Keagan Dolly is living his dream in Montpellier

Life since the protracted transfer saga from Mamelodi Sundowns that almost derailed his move

25 June 2017 - 00:02 By NJABULO NGIDI

What makes you think that you won't be like your peers who spend a few seasons abroad - and then, ultimately, come back home?
Because of my mentality. Nothing was handed to me. I have fought for everything I have in my life and I am not about to stop fighting for what I deserve. I know that there will be tough times where I don't play much. I will endure that because I am a tough person. I think the problem with most of our players is that they like being in a comfort zone. We end up being complacent because it's nice to be at home, you earn good money and you play week-in, week-out. But that doesn't push you. I won everything there is to win in this country and the continent with Mamelodi Sundowns. I felt that I needed a different challenge.
How did you handle the drawn-out transfer from Sundowns?
I have this belief that if something is meant to be, it will happen. If you are destined for something, no one can stop you. I am a very positive person. My positive mind-set kept me going. I knew it was pointless worrying about things over which I had no control. I was ready for anything. If it happened, I would be happy that I was realising my dream to play in Europe. If it didn't, I would have kept going, played for Sundowns and looked to improve my game.How has playing in the French Ligue 1 improved your game?
Football in France is way different to the game in South Africa. It is quicker in France. You must be fast and clever. You have to know what you are going to do with the ball before you get it. I have grown in my time here. I am more mature in how I play and in my decision-making.
What has your time in France been like?
It has been a learning curve. Everything that I have gone through this season is preparing me for the next one, because I joined the team halfway through the season. I didn't have a pre-season with them. I have learned a lot, which I think will put me in a good position next year.
What impact did the firing of head coach Frédéric Hantz, just days after you joined the team, have on you settling down?
It gave me an opportunity to catch up with everyone because I was on holiday when I joined the team. I wasn't fit. I first had to work on my fitness and understand how things are done there. When a new coach arrived, it meant that everyone was starting on a clean slate and there wasn't much that I had to catch up on. It was new ideas and new ways of doing things. It gave us all an equal opportunity to impress the new coach [then Jean-Louis Gasset, who has since been replaced by Michel Der Zakarian]. I was able to get a few games under my belt. I think that I could have done better, but I know that I will do better next season. I have built a solid foundation and I will spend the pre-season with the team.What has helped you adapt to life in a different environment?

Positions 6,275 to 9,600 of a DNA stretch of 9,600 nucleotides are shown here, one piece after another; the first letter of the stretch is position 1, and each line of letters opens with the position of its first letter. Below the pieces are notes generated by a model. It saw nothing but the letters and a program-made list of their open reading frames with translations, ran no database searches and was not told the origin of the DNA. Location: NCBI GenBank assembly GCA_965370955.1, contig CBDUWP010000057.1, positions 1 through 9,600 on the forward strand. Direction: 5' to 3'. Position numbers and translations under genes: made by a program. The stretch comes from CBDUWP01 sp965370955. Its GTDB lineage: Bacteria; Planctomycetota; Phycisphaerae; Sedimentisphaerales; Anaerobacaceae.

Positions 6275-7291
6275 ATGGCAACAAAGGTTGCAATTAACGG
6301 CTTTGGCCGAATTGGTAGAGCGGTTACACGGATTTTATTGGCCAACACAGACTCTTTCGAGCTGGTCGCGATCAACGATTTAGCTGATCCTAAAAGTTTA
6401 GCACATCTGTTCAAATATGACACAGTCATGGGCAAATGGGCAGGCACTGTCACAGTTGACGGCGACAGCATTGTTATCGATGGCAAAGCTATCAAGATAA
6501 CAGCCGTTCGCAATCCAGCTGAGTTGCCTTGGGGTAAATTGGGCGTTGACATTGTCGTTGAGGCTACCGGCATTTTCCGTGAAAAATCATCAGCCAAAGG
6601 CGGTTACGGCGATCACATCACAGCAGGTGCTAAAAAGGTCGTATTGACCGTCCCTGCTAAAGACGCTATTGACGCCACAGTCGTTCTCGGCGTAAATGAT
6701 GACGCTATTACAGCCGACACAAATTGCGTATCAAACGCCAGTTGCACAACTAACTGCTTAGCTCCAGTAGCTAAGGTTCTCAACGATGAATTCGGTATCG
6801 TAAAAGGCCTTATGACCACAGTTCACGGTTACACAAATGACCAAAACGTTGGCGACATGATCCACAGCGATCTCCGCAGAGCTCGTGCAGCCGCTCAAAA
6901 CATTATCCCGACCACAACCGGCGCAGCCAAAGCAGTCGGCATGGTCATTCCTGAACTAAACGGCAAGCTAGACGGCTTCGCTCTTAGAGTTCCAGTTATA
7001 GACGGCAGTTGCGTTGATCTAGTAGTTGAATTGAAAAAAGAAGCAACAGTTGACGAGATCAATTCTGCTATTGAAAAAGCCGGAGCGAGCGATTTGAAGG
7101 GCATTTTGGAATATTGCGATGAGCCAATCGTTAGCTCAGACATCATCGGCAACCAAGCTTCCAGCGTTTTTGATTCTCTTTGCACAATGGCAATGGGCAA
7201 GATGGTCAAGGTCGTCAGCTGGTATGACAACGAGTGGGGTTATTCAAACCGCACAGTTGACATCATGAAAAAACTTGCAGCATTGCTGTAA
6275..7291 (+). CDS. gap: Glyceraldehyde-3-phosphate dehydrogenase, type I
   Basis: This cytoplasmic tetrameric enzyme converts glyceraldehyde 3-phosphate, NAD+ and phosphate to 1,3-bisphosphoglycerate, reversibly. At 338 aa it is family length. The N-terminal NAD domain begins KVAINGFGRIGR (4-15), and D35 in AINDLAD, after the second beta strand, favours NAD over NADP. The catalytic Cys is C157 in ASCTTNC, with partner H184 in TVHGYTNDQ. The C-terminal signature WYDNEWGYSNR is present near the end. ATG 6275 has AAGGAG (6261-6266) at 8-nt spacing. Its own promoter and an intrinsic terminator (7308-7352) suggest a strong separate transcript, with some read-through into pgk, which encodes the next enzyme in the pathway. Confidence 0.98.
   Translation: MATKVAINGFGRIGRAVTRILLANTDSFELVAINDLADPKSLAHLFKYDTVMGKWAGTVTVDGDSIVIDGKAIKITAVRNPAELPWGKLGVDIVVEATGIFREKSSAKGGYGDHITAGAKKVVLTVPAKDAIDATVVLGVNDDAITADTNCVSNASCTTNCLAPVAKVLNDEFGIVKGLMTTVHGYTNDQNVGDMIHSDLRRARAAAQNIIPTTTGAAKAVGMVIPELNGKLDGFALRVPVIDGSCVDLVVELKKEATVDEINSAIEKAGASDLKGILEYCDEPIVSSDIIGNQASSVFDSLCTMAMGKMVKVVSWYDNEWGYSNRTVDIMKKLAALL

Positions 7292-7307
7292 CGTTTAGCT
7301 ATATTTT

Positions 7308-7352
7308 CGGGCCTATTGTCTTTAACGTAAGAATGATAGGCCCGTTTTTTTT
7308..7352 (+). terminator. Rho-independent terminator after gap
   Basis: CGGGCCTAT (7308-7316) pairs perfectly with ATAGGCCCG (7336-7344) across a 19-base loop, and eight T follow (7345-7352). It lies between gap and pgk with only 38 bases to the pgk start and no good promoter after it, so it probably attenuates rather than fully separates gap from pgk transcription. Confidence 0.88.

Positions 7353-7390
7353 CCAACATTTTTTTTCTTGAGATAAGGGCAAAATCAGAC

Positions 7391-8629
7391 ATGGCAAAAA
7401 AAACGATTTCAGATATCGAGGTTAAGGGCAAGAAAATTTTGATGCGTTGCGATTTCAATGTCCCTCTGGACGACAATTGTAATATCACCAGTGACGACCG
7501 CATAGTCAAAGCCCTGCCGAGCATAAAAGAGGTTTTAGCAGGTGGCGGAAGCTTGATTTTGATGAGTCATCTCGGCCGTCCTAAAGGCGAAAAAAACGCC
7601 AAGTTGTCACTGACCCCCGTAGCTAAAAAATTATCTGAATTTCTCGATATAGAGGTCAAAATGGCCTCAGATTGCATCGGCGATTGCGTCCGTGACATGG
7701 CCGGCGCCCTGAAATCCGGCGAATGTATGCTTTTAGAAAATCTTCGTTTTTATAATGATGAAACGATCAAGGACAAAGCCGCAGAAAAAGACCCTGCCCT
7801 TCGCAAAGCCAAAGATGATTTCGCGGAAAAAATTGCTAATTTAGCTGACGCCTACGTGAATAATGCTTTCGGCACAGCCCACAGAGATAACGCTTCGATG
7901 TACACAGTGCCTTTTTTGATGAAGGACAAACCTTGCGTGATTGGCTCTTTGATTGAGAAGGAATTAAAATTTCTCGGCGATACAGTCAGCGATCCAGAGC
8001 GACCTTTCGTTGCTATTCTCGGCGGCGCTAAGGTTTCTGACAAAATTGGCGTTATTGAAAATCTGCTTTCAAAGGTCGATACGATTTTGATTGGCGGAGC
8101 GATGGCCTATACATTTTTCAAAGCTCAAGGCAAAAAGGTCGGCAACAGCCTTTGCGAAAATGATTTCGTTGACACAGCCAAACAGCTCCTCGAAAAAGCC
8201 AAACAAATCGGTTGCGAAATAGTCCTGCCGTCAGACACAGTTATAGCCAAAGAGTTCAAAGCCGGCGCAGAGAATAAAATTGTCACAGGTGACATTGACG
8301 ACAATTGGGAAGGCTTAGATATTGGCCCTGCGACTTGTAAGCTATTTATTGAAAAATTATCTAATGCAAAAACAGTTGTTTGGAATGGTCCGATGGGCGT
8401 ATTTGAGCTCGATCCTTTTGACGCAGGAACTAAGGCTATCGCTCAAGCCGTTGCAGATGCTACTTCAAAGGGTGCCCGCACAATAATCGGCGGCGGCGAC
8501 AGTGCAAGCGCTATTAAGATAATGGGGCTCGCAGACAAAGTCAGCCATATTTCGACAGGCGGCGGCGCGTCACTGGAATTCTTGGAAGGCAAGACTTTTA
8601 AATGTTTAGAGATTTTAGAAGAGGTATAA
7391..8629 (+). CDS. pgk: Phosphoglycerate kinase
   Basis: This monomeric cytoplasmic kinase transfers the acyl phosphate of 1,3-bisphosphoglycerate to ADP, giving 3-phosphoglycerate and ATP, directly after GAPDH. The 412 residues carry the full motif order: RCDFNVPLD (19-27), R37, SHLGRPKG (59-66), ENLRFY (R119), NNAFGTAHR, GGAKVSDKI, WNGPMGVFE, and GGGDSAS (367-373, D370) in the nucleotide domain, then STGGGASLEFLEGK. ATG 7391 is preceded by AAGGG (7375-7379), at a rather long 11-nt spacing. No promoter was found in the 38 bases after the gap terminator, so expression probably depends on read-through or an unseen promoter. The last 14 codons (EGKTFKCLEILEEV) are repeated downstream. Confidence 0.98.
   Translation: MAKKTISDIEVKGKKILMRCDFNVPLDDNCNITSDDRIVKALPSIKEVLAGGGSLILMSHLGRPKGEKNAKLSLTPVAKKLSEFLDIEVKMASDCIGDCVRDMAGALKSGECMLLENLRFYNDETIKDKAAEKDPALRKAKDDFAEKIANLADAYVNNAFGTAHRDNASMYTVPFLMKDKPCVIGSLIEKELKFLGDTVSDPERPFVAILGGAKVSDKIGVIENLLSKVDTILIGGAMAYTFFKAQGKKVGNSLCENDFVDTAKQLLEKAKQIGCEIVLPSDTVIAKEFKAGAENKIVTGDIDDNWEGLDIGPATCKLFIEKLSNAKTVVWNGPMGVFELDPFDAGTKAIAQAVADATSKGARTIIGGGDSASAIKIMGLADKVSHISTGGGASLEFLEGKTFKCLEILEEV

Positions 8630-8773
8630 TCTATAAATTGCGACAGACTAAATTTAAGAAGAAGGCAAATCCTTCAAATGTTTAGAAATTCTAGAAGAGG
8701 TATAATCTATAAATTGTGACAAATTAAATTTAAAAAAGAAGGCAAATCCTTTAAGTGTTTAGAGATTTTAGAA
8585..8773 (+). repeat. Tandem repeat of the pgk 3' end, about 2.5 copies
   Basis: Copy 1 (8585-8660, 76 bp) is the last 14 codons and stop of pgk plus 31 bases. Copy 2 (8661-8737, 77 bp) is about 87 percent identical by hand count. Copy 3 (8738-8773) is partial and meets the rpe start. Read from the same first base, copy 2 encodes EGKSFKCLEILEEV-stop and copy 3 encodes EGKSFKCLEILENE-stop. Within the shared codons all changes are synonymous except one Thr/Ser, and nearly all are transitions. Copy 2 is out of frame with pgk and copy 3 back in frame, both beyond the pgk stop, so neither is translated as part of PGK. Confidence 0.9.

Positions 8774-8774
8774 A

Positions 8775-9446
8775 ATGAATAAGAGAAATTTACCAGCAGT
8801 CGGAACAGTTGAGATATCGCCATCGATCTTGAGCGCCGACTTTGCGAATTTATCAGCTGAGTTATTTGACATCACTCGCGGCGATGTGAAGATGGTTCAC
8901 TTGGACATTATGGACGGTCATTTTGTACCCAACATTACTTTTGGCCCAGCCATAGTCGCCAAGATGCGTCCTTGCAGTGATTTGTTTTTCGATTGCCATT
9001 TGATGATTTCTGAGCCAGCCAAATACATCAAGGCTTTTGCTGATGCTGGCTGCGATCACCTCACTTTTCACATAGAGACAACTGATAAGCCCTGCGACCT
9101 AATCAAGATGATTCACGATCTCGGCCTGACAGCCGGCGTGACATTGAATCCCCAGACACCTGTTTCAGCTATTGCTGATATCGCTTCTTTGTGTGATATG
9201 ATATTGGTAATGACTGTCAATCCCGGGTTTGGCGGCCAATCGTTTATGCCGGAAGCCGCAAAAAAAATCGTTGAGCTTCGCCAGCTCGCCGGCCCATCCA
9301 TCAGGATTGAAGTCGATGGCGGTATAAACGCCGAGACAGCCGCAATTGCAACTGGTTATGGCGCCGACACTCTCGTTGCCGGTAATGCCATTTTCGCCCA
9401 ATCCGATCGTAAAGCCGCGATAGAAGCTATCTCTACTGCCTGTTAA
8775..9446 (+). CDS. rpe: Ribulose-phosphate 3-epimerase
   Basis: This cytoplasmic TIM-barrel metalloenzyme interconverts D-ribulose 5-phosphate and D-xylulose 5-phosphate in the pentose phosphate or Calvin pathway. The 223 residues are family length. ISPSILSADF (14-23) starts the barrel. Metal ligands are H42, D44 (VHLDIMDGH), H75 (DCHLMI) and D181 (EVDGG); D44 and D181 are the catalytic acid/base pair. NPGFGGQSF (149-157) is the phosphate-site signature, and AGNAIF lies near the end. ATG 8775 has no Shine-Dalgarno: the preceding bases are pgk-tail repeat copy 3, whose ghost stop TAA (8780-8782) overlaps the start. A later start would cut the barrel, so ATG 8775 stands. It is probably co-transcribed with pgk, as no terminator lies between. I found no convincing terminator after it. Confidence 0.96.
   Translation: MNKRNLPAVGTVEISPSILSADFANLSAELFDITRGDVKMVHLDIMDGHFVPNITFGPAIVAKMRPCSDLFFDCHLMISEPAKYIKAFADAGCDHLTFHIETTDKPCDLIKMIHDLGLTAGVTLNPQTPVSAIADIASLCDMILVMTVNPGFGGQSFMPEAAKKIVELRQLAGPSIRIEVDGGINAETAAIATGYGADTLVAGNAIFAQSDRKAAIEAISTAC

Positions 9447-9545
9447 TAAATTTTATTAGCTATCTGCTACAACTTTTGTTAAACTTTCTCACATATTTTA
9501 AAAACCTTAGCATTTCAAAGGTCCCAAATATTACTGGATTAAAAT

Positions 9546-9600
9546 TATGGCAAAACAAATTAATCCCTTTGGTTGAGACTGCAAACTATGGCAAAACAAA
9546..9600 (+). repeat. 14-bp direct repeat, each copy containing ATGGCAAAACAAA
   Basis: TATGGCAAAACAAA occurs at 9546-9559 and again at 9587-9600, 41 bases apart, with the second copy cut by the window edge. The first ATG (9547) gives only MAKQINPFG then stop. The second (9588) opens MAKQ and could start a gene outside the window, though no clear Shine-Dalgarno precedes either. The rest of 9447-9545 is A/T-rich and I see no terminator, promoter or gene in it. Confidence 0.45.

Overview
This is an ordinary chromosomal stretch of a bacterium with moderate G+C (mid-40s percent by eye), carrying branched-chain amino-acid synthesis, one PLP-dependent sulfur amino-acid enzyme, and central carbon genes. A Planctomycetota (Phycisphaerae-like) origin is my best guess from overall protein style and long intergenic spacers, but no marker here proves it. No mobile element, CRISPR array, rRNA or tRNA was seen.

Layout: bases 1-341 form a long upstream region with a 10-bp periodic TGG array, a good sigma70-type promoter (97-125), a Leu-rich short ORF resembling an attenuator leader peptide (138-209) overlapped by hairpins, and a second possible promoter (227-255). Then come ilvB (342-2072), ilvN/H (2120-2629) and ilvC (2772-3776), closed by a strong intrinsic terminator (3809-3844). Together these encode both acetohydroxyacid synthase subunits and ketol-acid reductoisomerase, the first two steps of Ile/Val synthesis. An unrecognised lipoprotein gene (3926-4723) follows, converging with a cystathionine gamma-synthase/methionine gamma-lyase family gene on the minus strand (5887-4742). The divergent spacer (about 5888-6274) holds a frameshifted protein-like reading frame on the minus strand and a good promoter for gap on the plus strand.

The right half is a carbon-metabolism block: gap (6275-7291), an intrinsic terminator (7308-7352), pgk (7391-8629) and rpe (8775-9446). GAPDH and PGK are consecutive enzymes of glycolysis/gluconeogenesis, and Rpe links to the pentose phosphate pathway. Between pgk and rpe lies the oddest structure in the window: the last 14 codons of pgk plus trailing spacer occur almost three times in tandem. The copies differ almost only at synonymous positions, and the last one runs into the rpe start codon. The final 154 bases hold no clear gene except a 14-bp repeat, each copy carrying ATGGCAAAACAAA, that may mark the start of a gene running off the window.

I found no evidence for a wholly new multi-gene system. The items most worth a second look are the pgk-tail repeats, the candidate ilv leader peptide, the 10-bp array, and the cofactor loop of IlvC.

I knew what to expect. I was going into a new country on a new continent. I expected the culture shock. What helped me to adapt to everything was that this is my dream. This is something that I have been working towards since a young age. Taking French lessons has also helped me a lot. I am not yet fluent in the language, but I know important words and phrases. I know enough to communicate with my teammates on the field.
What has your highlight been?
Making my debut (against AS Monaco on February 7). It was a special moment because I was living my dream. I am playing in one of the best leagues in Europe, with a talented group of teammates and I am coming up against some of the best players in the world. I couldn't ask for more.
How did your time at Mamelodi Sundowns - especially the 2015/16 season when you travelled all over the African continent and the world - prepare you for Montpellier?
I don't think that I would be in Europe if it wasn't for the opportunities Sundowns gave me, especially in 2016. That year I was part of a team that not only won the league but also the Caf Champions League and we went to play in Japan in the Fifa Club World Cup. All of that helped me to be a better player and it gave me more exposure. I won cups with them and I was nominated for major awards. I also played in the Olympics with the Under-23s and travelled with Bafana Bafana to the Gambia. All of those things laid the foundation for me to be where I am now. That's why I am grateful for what Sundowns did for me and my career.

This article is reserved for Sunday Times subscribers.

A subscription gives you full digital access to all Sunday Times content.

Already subscribed? Simply sign in below.

Registered on the BusinessLIVE, Business Day or Financial Mail websites? Sign in with the same details.

Questions or problems? Email or call 0860 52 52 00.